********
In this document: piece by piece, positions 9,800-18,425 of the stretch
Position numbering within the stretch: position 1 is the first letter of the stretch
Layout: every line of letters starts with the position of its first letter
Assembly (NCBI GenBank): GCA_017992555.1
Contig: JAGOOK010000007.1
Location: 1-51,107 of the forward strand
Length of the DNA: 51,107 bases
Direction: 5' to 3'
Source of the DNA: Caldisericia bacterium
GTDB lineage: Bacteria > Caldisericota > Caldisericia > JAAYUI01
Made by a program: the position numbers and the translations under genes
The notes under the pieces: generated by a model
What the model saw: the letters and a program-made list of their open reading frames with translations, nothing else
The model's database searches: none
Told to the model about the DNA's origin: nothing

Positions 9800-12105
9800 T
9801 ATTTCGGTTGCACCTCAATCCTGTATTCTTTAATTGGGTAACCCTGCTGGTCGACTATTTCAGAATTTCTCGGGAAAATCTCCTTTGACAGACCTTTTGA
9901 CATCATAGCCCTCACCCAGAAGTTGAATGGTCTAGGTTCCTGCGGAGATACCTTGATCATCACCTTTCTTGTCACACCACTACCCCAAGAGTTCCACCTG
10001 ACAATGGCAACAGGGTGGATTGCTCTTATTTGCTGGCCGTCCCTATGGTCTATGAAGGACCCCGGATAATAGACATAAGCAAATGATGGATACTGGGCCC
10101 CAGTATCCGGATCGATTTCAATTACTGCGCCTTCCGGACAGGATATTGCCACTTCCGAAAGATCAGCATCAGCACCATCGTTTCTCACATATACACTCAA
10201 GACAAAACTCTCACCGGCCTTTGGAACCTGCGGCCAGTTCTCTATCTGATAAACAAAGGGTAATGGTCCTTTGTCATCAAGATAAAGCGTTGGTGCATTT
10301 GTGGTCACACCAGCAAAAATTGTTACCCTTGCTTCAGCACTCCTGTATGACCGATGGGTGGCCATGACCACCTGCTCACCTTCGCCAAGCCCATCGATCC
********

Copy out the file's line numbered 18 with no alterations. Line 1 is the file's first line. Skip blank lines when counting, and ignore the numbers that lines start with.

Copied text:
9801 ATTTCGGTTGCACCTCAATCCTGTATTCTTTAATTGGGTAACCCTGCTGGTCGACTATTTCAGAATTTCTCGGGAAAATCTCCTTTGACAGACCTTTTGA